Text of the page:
Stars explained: * A production of no real merit with failings in all areas. ** A production showing evidence of not enough time or effort, or even talent, and which never breathes any real life into the piece – or a show lumbered with a terrible script. *** A good enjoyable show which might have some small flaws but has largely achieved what it set out to do.**** An excellent show which shows a great deal of work and stage craft with no noticeable or major flaws.***** A four star show which has found that extra bit of magic which lifts theatre to another plane.
Half stars fall between the ratings

Finding the right expression

Groping for Words

Swan Theatre Amateur Company

Swan Theatre, Worcester


IT is one of those strange facts of life that while the number of pupils passing English GCSE with an A* to C grade has gone up by almost 30 per cent in the past 10 years, the level of adult illiteracy has remained virtually static.

There are around five million adults who are ‘functionally illiterate” and of those about 1.7 million who are to all intents and purposes illiterate, living in a world where virtually every door is closed, a world which is explored in Sue Townsend's 1983 play.

The play railed against the levels of adult literacy thirty years ago and it is perhaps a condemnation of society, or perhaps it is merely just a feature, that the figures from then are very little changed to those of today. The play, set in 1983, is looking a little dated in places and its references to Margaret Thatcher are perhaps a little unfortunate this week, but that is the time and age when it was set and the problems it explores have not gone away a generation later.

The story is simple Joyce, played with a fragile primness by Jane Lush, is middle class, well-off and married to a GP – a marriage which, 29 years on, is drifting along with no hand on the tiller. Joyce wants to put something back so decides to teach adult literacy as a night class at a local primary school in Clapham.

That brings her into contact with George, played with a deference, or perhaps resignation, to the world around him with gentlemanly old fashioned manners by Ian Mason. George lost his job when his old employer died and his son introduced systems requiring the ability to read and write. He also lost his divorced and remarried wife and daughter who have left to make a new life in Australia. To make his life complete he has also lost his home and come down to London looking for work. He lives out of two carrier bags and is finding out about adult literacy classes “for a friend”.


Then there is Thelma, from Northampton, who is nanny, on slave wages, to a wealthy couple and is in danger of being exposed as illiterate when her employer wants her to teach her three year old daughter to read to help her into a posh prep school. Cora Jackson plays the part beautifully with all the frustrations and anger of someone who was written off at school as slow and backward. She is the only one who admits she has a problem but only wants to read the Janet and John books to keep one word ahead of the child in her care.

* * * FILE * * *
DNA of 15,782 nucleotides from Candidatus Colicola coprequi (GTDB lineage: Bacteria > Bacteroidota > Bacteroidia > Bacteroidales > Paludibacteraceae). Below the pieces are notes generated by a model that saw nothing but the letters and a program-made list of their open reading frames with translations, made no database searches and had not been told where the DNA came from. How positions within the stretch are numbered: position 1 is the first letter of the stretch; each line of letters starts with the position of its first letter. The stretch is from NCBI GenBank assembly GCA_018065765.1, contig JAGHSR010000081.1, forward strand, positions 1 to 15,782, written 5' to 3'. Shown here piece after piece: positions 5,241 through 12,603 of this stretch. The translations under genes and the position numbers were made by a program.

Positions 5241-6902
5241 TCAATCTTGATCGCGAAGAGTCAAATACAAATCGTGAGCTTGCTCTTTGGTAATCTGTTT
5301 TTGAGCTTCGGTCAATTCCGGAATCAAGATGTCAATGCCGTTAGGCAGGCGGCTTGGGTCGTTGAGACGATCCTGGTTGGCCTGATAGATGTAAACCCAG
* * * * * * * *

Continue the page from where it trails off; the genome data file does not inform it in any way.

Then there is the acting head caretaker Kevin, aged 19, a stroppy, arrogant teenager who has taken on the top job after his boss, Horace, was suspended when half the education department's cleaning stock was found in his back bedroom.

Calum Witney shows fine timing with his collection of one liners, Ronnie Barker's Fletcheresque at times,  and gives us the worst side of callow youth. His sister, Femke, incidentally, played an equally stroppy teenager, Naomi, in Asking for Murder at STAC last Christmas. The boots she refused to move are probably still on stage somewhere.

Kevin has a wrist injury caused by a bite from a ferret, or a stabbing with a cocktail stick, you take your choice but there will be another injury along in a minute. Whatever the cause, the injury prevents him from writing.

The play explores the hopelessness of lives without literacy, the restrictions, the opportunities closed off and the despair of those who live lives having to hide the fact they have never mastered the most basic of skills.

It offers no solutions, and the fact that the numbers have hardly changed in 30 years perhaps indicates that solutions have been hard to find. At times the dialogue is very funny, at times sad and the play is sometimes both all at once such as when George, homeless with limited washing facilities, has a quick wash using he goldfish bowl.

The studio staging is a simple one of a primary school classroom with tiny furniture with Kevin's office at the side, allowing for two sets separated by just lighting and the direction by Pauline Lowe keeps up a good pace – not always easy with just a cast of four and a single set – and brings out not only the pathos and despair but also the humour.

The result is a fine, believable cast in a well directed play with a few laughs and something to think about. To 13-04-13.

Roger Clarke 

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